The iodine preparations such as Skinner’s solution or diluted tincture of iodine are used as plaque disclosing agents. Iodine solution (21 ml of tincture Iodine in15 ml of water) is formally the most classic disclosing solution used for staining the plaque. The primary advantage of using iodine is that its effects are dramatic on plaque staining. Plaque is stained deep brown or black with associated inflamed gingiva. The staining disappears within a few minutes. Another advantage is the low cost of iodine. Primary disadvantages of using iodine as a disclosing agent are, its objectionable taste and some patients may be allergic to iodine.

Mercurochrome preparations:

The mercurochrome preparations have been used primarily due to their antiseptic properties. These have been used as plaque disclosing agents but are rarely used these days.

Bismark brown (Easlick’s disclosing solution):

It is used as a plaque disclosing agent characterized by its brown color and licorice flavor. It is a diazo dye which is primarily used to stain histological sections.

Erythrosine (FDC red No.3):

Erythrosine is also known as FDC red No.3 and is an organoiodine compound, primarily derived from fluorone. It is available in tablet or solution form and is the most widely used disclosing agent. It can be dissolved into a solution or chewed to dissolve in the mouth. A typical erythrosine plaque disclosing solution contains 0.8 gms of erythrosine in 100 ml of water, 10 ml of 95% alcohol and 2 drops of peppermint oil. Advantages of erythrosine dye as a plaque disclosing agent are,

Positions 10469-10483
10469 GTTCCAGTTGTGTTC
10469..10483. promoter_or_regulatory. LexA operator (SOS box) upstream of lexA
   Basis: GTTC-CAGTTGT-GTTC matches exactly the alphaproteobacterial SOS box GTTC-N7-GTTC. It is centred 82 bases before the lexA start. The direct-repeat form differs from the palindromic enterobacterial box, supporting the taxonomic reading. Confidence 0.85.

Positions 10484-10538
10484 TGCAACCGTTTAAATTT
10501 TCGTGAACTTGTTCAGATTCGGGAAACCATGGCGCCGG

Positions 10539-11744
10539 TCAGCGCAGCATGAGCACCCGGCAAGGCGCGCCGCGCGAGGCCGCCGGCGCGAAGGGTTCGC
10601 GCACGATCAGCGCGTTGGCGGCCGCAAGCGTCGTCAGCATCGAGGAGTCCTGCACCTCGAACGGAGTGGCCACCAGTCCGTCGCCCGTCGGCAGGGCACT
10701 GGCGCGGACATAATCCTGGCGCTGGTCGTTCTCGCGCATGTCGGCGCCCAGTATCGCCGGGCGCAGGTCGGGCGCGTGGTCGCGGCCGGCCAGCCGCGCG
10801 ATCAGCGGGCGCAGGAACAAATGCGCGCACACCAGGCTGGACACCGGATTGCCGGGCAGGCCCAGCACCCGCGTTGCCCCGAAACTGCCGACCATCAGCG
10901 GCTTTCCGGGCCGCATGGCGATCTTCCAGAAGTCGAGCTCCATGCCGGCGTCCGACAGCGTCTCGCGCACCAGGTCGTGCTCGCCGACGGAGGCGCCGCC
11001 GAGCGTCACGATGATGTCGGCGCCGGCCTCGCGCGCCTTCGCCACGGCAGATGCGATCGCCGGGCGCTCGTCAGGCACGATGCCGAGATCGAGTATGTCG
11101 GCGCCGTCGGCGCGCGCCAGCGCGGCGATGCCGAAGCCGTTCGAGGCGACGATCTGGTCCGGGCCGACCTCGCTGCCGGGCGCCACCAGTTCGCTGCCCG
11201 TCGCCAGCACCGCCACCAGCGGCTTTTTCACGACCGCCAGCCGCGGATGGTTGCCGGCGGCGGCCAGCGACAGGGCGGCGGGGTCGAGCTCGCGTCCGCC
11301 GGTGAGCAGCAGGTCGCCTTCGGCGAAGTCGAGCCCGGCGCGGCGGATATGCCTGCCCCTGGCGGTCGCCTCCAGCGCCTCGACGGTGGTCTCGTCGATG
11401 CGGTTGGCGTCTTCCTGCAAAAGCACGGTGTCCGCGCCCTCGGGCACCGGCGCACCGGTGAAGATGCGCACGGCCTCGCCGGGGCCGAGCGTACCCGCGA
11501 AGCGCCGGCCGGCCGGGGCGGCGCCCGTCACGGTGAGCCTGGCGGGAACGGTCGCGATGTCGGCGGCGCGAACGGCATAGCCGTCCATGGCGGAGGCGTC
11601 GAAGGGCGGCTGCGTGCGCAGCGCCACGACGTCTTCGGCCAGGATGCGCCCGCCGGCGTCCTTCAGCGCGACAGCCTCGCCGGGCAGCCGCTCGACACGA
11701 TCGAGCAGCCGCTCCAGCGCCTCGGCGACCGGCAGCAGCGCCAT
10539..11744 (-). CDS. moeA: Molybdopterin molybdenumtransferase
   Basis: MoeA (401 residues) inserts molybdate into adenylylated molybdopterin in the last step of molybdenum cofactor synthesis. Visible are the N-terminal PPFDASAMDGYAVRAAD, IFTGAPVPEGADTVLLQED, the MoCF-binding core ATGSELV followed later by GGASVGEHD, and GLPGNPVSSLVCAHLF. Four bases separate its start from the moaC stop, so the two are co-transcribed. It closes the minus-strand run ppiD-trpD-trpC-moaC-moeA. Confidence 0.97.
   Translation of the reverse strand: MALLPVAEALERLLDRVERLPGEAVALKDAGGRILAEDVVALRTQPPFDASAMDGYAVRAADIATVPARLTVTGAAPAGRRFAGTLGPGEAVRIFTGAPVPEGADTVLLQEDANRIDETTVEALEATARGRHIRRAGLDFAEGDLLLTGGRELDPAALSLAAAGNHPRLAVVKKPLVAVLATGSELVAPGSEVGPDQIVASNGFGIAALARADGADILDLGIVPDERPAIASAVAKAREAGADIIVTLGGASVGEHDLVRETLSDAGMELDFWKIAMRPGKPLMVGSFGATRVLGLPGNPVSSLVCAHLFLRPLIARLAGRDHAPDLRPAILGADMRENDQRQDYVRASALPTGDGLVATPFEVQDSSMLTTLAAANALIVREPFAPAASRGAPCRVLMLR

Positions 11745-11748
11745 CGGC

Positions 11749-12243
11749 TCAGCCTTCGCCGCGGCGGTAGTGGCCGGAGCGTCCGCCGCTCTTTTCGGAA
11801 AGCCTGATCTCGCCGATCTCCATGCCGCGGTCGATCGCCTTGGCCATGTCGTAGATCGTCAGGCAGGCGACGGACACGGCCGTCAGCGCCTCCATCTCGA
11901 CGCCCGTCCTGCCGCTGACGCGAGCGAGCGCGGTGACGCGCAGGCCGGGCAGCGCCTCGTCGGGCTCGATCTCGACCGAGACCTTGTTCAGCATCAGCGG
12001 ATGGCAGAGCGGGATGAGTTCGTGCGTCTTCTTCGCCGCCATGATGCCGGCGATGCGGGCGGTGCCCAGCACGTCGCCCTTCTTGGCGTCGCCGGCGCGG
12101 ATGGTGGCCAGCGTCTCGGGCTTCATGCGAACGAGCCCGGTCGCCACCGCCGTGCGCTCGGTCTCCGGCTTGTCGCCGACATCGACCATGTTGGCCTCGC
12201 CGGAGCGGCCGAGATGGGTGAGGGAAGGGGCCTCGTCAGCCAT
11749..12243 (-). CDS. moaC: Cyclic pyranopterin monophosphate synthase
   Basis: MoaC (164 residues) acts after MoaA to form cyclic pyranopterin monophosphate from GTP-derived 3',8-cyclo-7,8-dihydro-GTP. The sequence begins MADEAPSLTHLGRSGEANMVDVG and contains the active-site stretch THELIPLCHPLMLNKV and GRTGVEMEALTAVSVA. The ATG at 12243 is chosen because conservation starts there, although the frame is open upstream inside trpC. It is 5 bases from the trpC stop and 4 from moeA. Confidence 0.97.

• It takes only a brief time to stain plaque.
  • It does not discolor composite restorations permanently.
  • It does not permanently stain clothing and dental equipments.
  • It is quite safe to use with minimal adverse reactions.
Disclosing solution
Disclosing solution



     The main disadvantage of erythrosine dye is that it tends to stain soft tissues, making a post-application evaluation of gingiva difficult.

Merbromin:

It is a disodium salt of 2,7-dibromo-4-hydroxymercurifluorescein. It has been primarily used as an antiseptic agent, but also has staining properties similar to those of eosin and phloxine. It forms a red aqueous solution. Mercurochrome is a trade name of merbromin.

Basic Fuchsin:

Basic Fuchsin is a cationic triphenylmethane dye. This dye is magenta in color with a chemical formula of C20H19N3·HCl. It is primarily used to stain histological sections.

FDC green # 3 (fast green, brilliant green):

FDC green #3 gives a brilliant, blue-green color to dental plaque. Many disclosing agents use this dye for staining plaque.

Fluorescein (FDC yellow # 8):